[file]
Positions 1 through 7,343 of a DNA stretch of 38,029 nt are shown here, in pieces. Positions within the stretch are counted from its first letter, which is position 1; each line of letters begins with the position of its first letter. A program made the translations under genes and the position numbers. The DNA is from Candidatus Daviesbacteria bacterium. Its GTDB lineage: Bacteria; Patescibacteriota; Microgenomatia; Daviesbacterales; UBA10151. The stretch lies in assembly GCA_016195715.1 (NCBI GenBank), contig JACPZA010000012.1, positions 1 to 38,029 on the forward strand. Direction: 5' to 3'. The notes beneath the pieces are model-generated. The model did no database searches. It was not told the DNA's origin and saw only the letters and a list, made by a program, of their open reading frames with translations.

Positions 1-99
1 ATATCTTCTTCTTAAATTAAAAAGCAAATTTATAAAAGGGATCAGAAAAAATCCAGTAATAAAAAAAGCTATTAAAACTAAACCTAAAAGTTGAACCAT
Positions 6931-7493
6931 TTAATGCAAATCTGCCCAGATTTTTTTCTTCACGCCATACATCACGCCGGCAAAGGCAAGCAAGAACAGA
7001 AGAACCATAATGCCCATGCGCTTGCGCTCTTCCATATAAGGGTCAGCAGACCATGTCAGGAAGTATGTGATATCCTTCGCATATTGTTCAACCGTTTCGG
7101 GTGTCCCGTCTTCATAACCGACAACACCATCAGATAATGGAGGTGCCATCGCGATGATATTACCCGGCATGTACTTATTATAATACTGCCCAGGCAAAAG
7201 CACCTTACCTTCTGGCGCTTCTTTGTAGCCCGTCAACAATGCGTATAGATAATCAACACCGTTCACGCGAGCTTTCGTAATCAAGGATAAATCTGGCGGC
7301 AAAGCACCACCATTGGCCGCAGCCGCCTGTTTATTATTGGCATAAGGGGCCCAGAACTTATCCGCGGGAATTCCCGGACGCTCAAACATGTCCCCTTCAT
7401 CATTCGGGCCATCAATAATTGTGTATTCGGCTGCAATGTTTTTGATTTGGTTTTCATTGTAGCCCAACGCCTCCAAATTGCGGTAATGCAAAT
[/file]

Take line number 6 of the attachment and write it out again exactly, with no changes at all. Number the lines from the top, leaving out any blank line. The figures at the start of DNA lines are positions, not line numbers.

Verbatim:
7001 AGAACCATAATGCCCATGCGCTTGCGCTCTTCCATATAAGGGTCAGCAGACCATGTCAGGAAGTATGTGATATCCTTCGCATATTGTTCAACCGTTTCGG